Why staying hydrated will change your life
You frequently read or hear that drinking water is good for you and that you should aim for something around 11-16 cups/ 2.6-3.7L per day. No wonder hydration continues to be a big trend these days. But why? What are the beneficial effects of staying hydrated?
Water is essential to life
Your body consists of around 60-70% water (depending on various factors, including your age). Every single cell in your body needs it to function. It helps to regulate your temperature, lubricates your joints, and helps you to flush out toxins.
Since it's used everywhere, you continuously lose some of it. Not just in the bathroom, but also through perspiration (sweating) and, yes, even via your breath. If you do not replenish your water levels regularly, your body will slowly go into dehydration. And dehydration can become a pretty serious matter. It starts with thirst but gradually escalates to headaches and muscle cramps. It can eventually lead to dizziness, confusion, or even fainting. Your body can survive for weeks without food but only a few days without water.
It's rather unlikely to get into a state of severe dehydration without a significant reason (either because of a sickness or a poorly planned trip to a desert of your choice). Still, as with many other things, dehydration symptoms live on a spectrum. Slight dehydration surely won't kill you, but it's also not particularly good for you either. So let's take a closer look.
Avoid reduced performance & headaches
If you tend to have headaches, feel low on energy, or find it hard to concentrate, you might just be mildly dehydrated. Several studies analyzed the impact of dehydration on physical and mental performance. The results are crystal clear: Dehydration directly impacts how well your body performs. Just 2% dehydration is enough to have a significant impact. Apart from impaired physical performance, it can lead to reduced concentration, alertness, short-term memory, and other cognitive impairments. It does not even stop there. Headache is one of the most common effects of dehydration. There are indications that even migraines might be triggered by it.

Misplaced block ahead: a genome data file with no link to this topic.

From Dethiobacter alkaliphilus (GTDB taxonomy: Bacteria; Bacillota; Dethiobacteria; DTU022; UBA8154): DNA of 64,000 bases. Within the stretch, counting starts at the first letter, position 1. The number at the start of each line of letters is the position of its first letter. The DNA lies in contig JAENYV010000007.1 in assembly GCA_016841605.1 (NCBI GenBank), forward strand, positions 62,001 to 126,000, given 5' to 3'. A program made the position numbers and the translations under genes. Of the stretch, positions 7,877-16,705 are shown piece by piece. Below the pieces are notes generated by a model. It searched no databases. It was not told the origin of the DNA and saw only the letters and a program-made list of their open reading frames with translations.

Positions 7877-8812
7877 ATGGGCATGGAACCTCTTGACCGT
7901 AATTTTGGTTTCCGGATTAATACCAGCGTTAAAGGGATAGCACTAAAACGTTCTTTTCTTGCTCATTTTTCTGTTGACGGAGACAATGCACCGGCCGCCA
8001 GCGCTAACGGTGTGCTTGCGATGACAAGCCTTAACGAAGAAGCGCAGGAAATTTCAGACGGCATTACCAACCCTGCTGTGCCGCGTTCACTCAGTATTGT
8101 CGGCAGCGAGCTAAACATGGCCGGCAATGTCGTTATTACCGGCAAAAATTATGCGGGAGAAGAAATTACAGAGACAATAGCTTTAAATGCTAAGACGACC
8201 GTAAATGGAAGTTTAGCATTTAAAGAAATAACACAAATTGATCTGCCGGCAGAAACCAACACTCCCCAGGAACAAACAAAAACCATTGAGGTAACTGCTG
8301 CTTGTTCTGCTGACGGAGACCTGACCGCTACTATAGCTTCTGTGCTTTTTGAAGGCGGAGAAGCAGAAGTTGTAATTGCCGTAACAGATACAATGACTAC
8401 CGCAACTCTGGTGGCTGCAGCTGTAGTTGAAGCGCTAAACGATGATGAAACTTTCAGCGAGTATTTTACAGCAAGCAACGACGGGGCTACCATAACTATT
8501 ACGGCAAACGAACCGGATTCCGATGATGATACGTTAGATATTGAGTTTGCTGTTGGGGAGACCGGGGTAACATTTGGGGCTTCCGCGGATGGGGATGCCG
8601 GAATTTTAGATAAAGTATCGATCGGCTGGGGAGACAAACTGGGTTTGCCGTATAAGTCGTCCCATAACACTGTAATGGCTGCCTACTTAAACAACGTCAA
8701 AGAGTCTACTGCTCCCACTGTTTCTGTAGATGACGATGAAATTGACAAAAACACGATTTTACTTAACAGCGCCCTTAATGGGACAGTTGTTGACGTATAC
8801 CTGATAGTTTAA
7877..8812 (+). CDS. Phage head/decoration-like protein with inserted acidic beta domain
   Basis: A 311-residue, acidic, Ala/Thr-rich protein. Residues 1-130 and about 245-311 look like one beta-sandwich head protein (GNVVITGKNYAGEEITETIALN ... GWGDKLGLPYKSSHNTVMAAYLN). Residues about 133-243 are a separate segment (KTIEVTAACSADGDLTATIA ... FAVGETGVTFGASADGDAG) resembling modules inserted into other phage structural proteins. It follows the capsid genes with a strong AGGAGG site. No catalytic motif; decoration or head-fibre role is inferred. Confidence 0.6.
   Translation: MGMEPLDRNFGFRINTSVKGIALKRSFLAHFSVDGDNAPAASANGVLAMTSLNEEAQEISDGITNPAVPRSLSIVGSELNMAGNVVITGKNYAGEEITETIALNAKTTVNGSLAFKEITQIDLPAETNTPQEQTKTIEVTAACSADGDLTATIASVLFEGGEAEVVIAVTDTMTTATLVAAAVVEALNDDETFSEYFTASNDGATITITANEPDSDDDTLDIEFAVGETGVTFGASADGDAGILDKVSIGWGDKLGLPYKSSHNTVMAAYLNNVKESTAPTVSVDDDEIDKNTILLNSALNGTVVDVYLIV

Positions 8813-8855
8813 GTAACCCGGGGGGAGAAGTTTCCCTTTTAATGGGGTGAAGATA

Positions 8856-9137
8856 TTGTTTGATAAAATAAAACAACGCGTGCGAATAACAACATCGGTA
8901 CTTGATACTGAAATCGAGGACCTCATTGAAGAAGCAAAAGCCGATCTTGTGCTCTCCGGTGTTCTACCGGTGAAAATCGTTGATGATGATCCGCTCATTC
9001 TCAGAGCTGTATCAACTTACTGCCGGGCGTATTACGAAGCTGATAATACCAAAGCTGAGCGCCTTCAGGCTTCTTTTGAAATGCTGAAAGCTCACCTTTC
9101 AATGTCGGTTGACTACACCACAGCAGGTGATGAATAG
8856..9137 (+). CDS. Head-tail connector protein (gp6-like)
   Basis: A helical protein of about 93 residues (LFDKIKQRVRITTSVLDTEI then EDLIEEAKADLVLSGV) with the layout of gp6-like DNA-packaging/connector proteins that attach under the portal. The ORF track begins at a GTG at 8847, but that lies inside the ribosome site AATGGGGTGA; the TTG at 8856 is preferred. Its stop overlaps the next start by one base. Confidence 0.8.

Just think of your last hangover and how you had to drag yourself through the day. What if you might be having a mild version of that right now? Why? Because one of the leading causes of the typical hangover symptoms is dehydration.
Bonus tip: If you want to reduce your next hangover, you can undo some damage by drinking water alongside the alcoholic beverages of your choice. Add a big glass before you go to bed, preferably with some electrolytes like magnesium, and you will feel much better the next morning. You are welcome.
Feel more energy and improve your mood
Dehydration can lead to fatigue and confusion. This can increase your level of anxiety. But apart from the negative impacts of dehydration, there are strictly positive effects of drinking water. It seems to seriously boost the metabolic rate (how much energy your body uses in a given time) - up to 30% an hour after drinking 2 cups (around 500ml).
This is another big one, for several reasons. Let's start with a less obvious one: When your body starts to experience signs of dehydration, you will start to feel thirst. The thing is: In our modern life, we conditioned ourselves to ignore thirst pretty much completely. Your body quickly realizes that. It also knows that drinking is just one way to get hydration. Food contains water (in fact, we get around 20-30% of our fluids from food). And it's much harder to ignore hunger than (light) thirst. So what happens is that you will get hungry more easily. Even if you fight the urge, there is a high chance of eating more and gain weight. Remember what we mentioned about the increased metabolic rate? Apart from giving you an energy boost, it also boosts your caloric consumption. So yes, drinking water can help you to actively burn more calories. In addition to this, drinking water will help you feel more satiated, so you will be likely to eat less.